Kim and I will be your friends for the rest of the year
You are very pretty and nice.
Love, Julie and Kim
I smiled so wide my cheeks bunch up like parentheses, and my allergies dissipated. It’s official. They would be my friends for the rest of the year. I revered the note as a binding document, signed and notarized. My friend crisis was over.
At a sleepover, Kim pushed my sleeping bag aside so hers would be in the middle. She dominated the conversation and when Julie’s twelve-year-old brother walked through the den, Kim zeroed in on the opportunity.
“He likes you,” she razzed and even in my naivety, I sensed the jab behind the compliment.
By Monday morning, Julie and Kim buzzed like bees in the desks behind me.
“What are you talking about?” I swerved in my seat.
“None of your business, Kristen,” Kim deadpanned.
The bell rang for recess, everyone ran out, grabbing coats from the hooks in the hallway. I watched Kim and Julie prance out of the room. They’d promised. We will be your friends for the rest of the year. I was crumbling inside like the eraser particles waiting to be swept off the paper.
Outside, I wandered aimlessly around the gray field in my puffy coat, my hair hitting my face like dead seaweed. They were following me a short distance behind, their arms linked together. I stopped, hoping they would catch up and say it was all a joke. But when I stopped, they stopped, keeping the distance between us. They followed to hound me, even though my wildly sensitive heart flung the thought away again and again. They followed like shadows.
It was time for extreme measures. I needed an ally and quick. Back in the classroom, I walked over to Mrs. Bailey’s heavily laden desk.
“Can I talk to you for a minute, Mrs. Bailey?”
She glanced up, pulled off her glasses, and folded them gently. “Sure sweetie. Come into the alcove.” She hiked up her thick stockings, as I followed her into the small area that held supplies and a sink.
Her pale green eyes searched my face as I blurted out the situation. “My friends, Julie and Kim, don’t talk to me or play with me anymore.”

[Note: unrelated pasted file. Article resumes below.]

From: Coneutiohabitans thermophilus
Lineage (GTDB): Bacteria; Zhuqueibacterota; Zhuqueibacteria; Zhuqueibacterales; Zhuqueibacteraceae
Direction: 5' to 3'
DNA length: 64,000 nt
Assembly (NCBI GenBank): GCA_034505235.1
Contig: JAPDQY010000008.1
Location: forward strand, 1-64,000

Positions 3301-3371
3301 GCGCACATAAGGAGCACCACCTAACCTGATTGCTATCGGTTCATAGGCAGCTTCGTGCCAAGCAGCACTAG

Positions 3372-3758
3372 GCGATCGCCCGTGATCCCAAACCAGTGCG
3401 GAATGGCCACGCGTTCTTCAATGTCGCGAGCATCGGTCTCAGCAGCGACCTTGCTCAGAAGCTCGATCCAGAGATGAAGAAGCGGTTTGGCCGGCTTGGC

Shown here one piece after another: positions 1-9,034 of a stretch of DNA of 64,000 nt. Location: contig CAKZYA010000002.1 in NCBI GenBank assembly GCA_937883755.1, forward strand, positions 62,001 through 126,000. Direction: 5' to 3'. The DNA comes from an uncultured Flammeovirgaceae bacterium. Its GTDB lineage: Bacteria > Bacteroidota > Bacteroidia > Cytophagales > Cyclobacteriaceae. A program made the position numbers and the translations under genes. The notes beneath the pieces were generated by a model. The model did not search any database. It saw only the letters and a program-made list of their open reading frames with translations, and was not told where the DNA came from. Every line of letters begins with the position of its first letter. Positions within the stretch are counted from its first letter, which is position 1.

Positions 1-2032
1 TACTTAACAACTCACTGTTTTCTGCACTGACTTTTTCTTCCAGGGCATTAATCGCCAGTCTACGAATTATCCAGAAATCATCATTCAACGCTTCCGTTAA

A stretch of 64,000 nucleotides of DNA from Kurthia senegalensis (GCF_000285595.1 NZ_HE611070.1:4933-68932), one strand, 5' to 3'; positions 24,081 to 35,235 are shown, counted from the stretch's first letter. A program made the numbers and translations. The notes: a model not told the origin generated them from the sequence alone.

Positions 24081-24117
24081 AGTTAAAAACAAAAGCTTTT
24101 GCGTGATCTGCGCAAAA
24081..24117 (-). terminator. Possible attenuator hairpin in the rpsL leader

“Oh dear,” she muttered, “Why are they doing that?”
“I don’t know.” My eyes clouded over. I must be allergic to something in the alcove, maybe the scented markers scattered on the countertop.
“Oh dear me, don’t cry.” She pulled me into a side hug before I could explain my allergy situation. “Remember you’re a special person. I bet they will forget all about it in a few days. You are a beautiful girl.”
Now, let’s be clear here. I was anything but beautiful in the third grade. I’d yet to don the glasses that would swallow up my face with their sheer size, but my hair was stringy, uneven, and I’d caved to the call of the feathered bangs. The bags under my eyes were as thin as onionskin, and my insecurity cloaked me like a Lisa Frank t-shirt.
Mrs. Bailey saw beyond my awkwardness. She didn’t see it at all. That was the power of Mrs. Bailey. I mattered because all kids mattered to her. I couldn’t articulate this at the time, all I knew is how I felt when she listened to me. I tugged at her kindness like a lifeline.
I wish I remembered how long the flipflopping lasted with my two friends. An entire year or just a few months? It stretches like a Chinese jump rope in my memory, but I hope I didn’t put up with it for months on end. The ordeal was prolonged because of the good times mixed in with the bad. Like when Kim was out of town and Julie and I stood with linked arms, watching our clay volcanos erupt with the mixture of vinegar and soda. Or when our game of hopscotch overshadowed any other consideration, and we fell into the habit of kissing our rock for luck before each throw.
But the good times disappeared like a twinkie when I’d hear the whispering again. Once, I found myself hidden in a bathroom stall when Kim and Julie rushed in at the start of recess.
“Hey Julie,” Kim called from her perch, “let’s not be Kristen’s friend anymore. I don’t want to play with her. She’s always crying.”
“I know. It’s stupid.”
They clamored to wash their hands and race out the door. I hid in the stall for the rest of recess. My eyes watered so much my chambray jumpsuit grew damp.
“Mrs. Bailey? Can I talk to you?”
“Oh dear, are they at it again? I want you to do something for me. Will you do it?”
I managed a nod.
“I want you to stand in front of the mirror every morning and say: I am special. I am special. Mrs. Bailey says I’m special. Will you do that every morning before you come to school?”
I nodded obediently but seriously doubted it would help me reclaim my friends.
“And one more thing,” Mrs. Bailey added. “Find some new friends.”